In European cities, heat waves affect the most vulnerable

According to a study involving researchers from all over Europe, in which Italy also participated with CNR and CMCC, a high level of social inequality persists on our continent in the ability to access green spaces in urban areas, believed to be one of the most effective solutions to combat the negative effects of heat waves on human health. The study, published in Nature Cities, looked at fourteen large European urban areas.

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© Olga Lioncat on Pexels

Heat waves in Europe are on the rise, causing a 57 percent increase in the number of people exposed compared to the decade 2000-2009. Especially in urban areas, the impacts of these extreme events are particularly pronounced due to urban structures causing the so-called heat island effect (urban heat island): heat stress from heat waves is the leading cause of climate-related premature deaths in Europe.

Among the most effective solutions is the development of urban green infrastructure, which is one of the best Nature Based Solutions (NBS – solutions that replicate natural processes) to mitigate overheating in cities and provide ecosystem services. However, the ability of citizens to benefit from these green cooling services is still relatively unknown.

A new study published in Nature Cities-which involved researchers from across the EU including, for Italy, the National Research Council (CNR) and the Euro-Mediterranean Center on Climate Change (CMCC)-examined the “environmental injustice” underlying access to green cooling solutions in fourteen major European urban areas, including Florence and Rome, using socioeconomic indicators. An innovative approach was developed for the study to assess citizens’ exposure to heat stress based on a combination of micrometeorological data, satellite data and simulation models.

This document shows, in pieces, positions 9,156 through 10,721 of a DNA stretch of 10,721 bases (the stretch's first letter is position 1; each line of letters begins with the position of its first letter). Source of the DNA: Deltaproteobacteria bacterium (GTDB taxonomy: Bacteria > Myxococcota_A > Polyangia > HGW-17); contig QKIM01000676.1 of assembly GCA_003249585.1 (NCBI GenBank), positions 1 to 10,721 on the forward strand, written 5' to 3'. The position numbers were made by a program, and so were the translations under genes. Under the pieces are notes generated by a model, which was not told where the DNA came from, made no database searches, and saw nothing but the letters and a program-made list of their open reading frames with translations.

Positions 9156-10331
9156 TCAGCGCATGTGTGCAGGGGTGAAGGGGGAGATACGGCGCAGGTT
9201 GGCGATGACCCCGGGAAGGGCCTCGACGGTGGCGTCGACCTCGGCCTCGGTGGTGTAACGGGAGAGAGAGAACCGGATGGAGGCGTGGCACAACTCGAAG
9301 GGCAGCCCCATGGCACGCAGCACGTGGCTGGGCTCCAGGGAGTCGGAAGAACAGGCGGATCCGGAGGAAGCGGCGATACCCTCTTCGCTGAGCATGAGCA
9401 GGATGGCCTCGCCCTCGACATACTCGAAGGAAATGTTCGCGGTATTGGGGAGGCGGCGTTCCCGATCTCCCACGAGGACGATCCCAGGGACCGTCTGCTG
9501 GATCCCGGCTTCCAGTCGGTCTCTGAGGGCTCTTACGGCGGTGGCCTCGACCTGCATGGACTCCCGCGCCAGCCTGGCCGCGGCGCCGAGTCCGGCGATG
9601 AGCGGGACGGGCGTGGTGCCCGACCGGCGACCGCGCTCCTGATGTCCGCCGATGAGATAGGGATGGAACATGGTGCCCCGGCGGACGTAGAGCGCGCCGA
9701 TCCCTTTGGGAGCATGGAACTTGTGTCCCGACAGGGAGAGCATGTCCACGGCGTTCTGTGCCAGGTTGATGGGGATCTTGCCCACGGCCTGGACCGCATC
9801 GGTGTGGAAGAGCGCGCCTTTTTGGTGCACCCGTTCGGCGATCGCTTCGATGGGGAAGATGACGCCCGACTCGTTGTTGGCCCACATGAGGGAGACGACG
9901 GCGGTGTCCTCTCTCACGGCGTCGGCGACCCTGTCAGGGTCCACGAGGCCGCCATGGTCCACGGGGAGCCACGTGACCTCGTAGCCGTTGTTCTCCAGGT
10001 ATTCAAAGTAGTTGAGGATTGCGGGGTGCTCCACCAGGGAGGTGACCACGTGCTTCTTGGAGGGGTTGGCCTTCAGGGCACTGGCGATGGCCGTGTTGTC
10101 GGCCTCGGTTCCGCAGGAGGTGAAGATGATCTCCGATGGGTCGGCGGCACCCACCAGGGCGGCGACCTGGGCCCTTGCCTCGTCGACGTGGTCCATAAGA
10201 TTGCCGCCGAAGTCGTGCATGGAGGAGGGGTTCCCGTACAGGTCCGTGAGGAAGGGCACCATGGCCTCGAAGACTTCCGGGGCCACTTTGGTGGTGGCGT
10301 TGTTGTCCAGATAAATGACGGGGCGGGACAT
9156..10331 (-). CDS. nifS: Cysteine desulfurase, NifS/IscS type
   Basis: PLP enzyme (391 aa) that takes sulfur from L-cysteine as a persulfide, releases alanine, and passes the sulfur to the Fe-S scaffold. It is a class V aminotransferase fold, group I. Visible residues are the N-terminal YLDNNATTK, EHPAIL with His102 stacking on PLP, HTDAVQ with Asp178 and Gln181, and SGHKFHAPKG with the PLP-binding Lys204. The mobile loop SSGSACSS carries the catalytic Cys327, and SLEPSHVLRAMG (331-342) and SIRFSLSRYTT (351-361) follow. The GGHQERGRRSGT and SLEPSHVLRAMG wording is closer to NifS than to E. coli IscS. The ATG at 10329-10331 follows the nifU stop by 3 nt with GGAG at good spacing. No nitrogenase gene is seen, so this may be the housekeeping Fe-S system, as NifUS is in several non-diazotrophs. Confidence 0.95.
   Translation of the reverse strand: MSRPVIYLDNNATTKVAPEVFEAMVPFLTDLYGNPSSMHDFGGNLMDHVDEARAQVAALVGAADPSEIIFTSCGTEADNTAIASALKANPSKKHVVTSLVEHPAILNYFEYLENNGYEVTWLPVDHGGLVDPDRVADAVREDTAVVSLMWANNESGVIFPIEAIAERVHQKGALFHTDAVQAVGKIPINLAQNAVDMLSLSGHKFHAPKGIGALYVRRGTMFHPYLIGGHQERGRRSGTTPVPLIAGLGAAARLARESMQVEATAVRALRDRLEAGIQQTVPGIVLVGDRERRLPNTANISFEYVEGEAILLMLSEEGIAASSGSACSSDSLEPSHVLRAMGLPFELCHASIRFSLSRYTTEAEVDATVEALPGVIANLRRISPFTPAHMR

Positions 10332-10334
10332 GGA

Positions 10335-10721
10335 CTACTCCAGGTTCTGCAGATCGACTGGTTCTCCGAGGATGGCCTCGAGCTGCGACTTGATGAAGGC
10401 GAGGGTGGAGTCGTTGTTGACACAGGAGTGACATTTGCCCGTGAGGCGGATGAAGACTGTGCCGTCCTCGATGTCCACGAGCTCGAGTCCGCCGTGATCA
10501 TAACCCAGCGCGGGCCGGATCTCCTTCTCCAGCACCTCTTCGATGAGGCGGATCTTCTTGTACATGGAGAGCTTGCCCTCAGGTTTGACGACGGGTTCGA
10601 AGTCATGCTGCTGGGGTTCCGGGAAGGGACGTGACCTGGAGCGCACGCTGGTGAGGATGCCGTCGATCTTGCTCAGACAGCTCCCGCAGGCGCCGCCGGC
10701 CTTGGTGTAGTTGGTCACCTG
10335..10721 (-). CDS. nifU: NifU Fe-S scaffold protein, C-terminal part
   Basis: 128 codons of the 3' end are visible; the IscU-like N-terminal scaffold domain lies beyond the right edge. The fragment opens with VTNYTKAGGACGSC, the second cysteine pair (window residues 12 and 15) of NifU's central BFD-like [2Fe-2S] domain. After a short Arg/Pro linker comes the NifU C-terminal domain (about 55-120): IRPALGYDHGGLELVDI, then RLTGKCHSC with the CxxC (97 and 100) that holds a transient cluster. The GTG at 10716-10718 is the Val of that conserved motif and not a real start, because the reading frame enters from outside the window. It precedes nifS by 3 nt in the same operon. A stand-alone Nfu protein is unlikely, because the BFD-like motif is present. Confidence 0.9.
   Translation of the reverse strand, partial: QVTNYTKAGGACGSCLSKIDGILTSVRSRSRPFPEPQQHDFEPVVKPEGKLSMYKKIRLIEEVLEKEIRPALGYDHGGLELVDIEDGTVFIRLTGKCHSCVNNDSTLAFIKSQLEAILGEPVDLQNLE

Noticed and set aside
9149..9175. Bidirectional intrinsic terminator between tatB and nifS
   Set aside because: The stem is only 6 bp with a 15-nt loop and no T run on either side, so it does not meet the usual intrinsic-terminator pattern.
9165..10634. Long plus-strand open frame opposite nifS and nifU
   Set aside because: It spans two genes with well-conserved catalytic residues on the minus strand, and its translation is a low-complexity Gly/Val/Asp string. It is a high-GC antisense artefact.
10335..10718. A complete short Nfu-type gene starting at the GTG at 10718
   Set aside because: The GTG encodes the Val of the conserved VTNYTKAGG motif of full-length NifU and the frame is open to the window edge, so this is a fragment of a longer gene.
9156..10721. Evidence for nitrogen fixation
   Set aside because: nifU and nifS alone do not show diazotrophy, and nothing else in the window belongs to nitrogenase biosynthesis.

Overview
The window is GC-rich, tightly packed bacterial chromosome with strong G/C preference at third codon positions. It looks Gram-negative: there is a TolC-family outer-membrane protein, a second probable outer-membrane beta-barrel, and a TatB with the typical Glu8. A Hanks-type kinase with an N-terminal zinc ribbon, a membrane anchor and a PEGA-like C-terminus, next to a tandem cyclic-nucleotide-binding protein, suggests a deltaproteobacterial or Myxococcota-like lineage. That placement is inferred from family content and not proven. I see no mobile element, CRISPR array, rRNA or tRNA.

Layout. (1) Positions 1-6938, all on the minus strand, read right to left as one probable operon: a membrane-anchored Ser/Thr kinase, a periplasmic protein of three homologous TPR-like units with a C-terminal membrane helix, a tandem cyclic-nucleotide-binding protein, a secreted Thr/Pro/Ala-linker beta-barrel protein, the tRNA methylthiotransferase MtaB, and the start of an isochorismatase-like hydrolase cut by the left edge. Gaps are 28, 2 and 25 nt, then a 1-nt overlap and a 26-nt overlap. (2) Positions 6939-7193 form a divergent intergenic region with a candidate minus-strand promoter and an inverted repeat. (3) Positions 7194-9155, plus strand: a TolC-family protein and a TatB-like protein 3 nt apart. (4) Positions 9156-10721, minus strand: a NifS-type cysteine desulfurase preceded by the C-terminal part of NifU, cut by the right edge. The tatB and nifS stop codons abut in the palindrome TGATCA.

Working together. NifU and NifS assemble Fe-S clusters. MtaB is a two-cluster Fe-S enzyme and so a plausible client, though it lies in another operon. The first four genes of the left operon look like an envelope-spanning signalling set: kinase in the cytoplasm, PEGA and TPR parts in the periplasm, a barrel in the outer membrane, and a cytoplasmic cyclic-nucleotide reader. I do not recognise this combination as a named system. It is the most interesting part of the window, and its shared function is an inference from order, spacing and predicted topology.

“In all the urban areas analyzed, lower-income residents, such as tenants, immigrants and unemployed citizens, have more difficulty accessing green cooling services due to the unfavorable urban and social layout of many European cities,” says CMCC researcher and study co-author Giacomo Nicolini. In contrast, high-income residents, nationals and homeowners enjoyed above-average cooling supply.

Infographic showing the relationship between the green cooling services index and housing, population, income and immigration indicators. Fonte: https://doi.org/10.1038/s44284-024-00077-x.

Some of the cities covered in this study were selected because they host sites for measuring energy and greenhouse gas exchanges, such as the site of the Ximenian Observatory in Florence operated by the CNR, which has been providing this type of measurement for nearly two decades and is part of the ICOS (Integrated Carbon Observation System) network, the European reference infrastructure on the carbon cycle. Both CMCC and CNR are, in fact, actively involved in the collection and processing of data for the ICOS European network, and in the ICOS Italy national network, as well as the Ecosystem Thematic Centre – ETC, managing several sites and the data processing and validation chain for the entire international network.

“This study shows us that different adaptive capacity to climate change is not only an issue between high- and low-income countries, but also concerns social differences within rich European regions and cities. Mitigative interventions based on Nature Based Solutions will absolutely have to take due account of the social dimension in addition to the environmental one, with integrated and multidisciplinary analyses with high spatial detail,” concludes Beniamino Gioli, a researcher at the Institute of Bioeconomics of the CNR of Florence (Cnr-Ibe).

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